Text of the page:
By Lewis Smith
Thursday, 17 March 2011
Campaigners for a law change making it harder for war criminals to use Britain as a safe haven were yesterday celebrating the first arrest made under the new legislation.
The arrest was of a 46-year-old man living in Tiverton, Devon, who is suspected of involvement in death squads which operated in Peru as a state-backed initiative to target guerrilla groups, especially the Shining Path.
His detention was made possible by a change in the law last year which extended the historical cut-off point – from 2001 to 1991 – for prosecuting someone for war crimes, crimes against humanity and acts of genocide.
The civil conflict in Peru, the worst of which took place during the 1980s and 1990s, was brutal and led to the death or disappearance of 70,000 people. Shining Path, the Maoist revolutionary group trying to take over the country, was notorious for the level of violence it employed but so were the government-backed death squads.
Officers from the anti-terrorist squad arrested the man, who is suspected of involvement in more than 100 killings, and searched a home and a business address as part of the investigation.
A Metropolitan Police spokesman said: “MPS officers arrested a 46-year-old man at a residential address in Tiverton, Devon, on suspicion of crimes against humanity and torture.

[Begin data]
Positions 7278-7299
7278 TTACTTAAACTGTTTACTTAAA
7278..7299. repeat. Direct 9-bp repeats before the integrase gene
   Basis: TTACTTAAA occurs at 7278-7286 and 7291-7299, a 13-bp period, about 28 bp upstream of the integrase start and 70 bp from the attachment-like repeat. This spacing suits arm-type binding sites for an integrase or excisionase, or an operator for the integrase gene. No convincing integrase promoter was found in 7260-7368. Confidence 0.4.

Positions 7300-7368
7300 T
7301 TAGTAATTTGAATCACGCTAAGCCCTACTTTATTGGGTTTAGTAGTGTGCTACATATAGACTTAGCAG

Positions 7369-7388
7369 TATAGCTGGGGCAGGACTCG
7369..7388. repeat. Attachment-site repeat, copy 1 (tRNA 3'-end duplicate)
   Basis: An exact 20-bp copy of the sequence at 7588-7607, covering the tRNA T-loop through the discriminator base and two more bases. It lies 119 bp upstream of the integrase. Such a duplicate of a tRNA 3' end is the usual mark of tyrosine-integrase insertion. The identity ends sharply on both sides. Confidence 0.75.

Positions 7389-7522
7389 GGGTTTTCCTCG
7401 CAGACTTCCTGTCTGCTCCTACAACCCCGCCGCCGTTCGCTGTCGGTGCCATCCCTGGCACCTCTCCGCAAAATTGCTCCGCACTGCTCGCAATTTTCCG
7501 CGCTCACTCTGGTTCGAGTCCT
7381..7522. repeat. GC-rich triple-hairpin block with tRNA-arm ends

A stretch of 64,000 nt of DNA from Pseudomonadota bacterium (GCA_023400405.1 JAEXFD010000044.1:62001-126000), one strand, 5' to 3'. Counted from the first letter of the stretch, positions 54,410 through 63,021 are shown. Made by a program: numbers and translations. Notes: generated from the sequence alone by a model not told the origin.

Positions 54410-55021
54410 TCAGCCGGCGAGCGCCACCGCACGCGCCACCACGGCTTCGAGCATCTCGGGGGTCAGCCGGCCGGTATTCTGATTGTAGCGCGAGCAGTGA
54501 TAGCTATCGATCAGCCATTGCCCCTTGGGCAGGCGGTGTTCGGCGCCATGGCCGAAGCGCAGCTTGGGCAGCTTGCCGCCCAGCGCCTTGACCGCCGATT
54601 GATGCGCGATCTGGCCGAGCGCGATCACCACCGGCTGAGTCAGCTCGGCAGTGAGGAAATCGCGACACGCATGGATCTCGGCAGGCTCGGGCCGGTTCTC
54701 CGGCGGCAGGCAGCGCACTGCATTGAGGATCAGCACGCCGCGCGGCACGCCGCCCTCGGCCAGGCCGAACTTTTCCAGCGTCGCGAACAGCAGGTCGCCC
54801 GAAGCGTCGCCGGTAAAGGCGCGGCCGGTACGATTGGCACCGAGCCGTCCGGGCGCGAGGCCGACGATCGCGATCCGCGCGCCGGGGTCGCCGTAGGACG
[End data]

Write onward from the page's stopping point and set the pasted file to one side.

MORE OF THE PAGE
“He was taken to a police station in Devon. He has now been bailed to return to a central London police station in July. Searches were carried out at a residential address and a business premises in Tiverton. They are now complete.”
Last year’s change in the law, introduced in the Coroners and Justice Act, was followed a campaign by the Aegis Trust to close a loophole that it said had allowed dozens of genocide and war crimes suspects to live in the UK with impunity. Nick Donovan, from the Trust, said after learning of the police raid: “It’s great to see the new law being used already. Obviously this man is innocent until proven guilty, but if this arrest leads to a successful prosecution it will be a great day for the families of the victims.”
The law change was intended primarily to allow people involved in war crimes and genocide in Rwanda and the Balkans to be brought to justice.
* Celestin Ugirashebuja was a mayor in the Kigoma district of Rwanda in the 1990s and is suspected of organising roadblocks and urging Hutus to kill Tutsis during the 1994 genocide. In 2006 he was arrested at his home in Essex with three other men. They were alleged to have been involved in the genocide but in 2009 attempts to extradict them collapsed when the High Court ruled there was a serious risk they would not get a fair trial in Rwanda.
* In 1995 Szymon Serafinowicz became the first man to be arrested in the UK on war crimes charges after police arrived at his home in Banstead, Surrey. The next year he was committed for trial. The 85-year-old was a suspected Nazi war criminal, and was charged with the murders of three Jews while he was a police chief in his native Belarus in 1941 and 1942 after the German invasion. In 1997 he was ruled unfit for trial on the grounds of his dementia, and died shortly afterwards.